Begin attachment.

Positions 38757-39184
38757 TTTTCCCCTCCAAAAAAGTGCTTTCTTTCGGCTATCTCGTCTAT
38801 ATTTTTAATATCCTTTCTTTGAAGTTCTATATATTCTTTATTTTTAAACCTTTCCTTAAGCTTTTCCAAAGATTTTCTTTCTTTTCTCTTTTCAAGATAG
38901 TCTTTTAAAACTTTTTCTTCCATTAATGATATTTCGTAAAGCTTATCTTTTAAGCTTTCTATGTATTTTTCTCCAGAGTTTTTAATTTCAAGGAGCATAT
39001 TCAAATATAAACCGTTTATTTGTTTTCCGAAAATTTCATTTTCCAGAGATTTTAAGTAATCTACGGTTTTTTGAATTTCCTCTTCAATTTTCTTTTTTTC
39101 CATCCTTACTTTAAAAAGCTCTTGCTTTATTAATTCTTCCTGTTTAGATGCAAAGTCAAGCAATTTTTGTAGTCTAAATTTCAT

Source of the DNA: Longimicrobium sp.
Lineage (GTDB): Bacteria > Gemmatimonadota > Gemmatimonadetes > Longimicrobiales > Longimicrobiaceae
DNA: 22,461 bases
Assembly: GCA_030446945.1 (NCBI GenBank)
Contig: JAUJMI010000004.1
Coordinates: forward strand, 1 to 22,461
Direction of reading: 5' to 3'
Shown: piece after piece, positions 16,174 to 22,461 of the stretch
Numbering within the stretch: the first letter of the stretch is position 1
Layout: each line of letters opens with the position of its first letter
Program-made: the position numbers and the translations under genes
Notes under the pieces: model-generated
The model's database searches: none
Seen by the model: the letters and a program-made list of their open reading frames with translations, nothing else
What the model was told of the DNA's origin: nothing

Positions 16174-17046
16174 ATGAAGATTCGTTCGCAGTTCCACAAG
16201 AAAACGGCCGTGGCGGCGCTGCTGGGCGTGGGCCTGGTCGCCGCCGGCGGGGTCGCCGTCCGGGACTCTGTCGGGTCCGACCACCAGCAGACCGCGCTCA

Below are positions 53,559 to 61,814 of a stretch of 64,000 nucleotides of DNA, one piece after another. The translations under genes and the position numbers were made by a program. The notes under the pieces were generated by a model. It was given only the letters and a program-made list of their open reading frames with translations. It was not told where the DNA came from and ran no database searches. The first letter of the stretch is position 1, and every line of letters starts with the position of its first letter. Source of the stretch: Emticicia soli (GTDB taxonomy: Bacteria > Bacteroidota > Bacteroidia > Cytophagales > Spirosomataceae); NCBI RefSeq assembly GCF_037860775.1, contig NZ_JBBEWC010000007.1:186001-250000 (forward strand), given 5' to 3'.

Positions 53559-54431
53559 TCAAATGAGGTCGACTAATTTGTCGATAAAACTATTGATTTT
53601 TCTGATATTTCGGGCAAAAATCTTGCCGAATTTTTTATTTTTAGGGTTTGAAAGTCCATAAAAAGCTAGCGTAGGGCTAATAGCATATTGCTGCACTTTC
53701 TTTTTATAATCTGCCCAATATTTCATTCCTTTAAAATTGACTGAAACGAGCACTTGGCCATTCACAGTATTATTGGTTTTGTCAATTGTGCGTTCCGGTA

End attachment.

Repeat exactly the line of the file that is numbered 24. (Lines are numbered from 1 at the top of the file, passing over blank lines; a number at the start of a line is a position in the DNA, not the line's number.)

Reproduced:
16201 AAAACGGCCGTGGCGGCGCTGCTGGGCGTGGGCCTGGTCGCCGCCGGCGGGGTCGCCGTCCGGGACTCTGTCGGGTCCGACCACCAGCAGACCGCGCTCA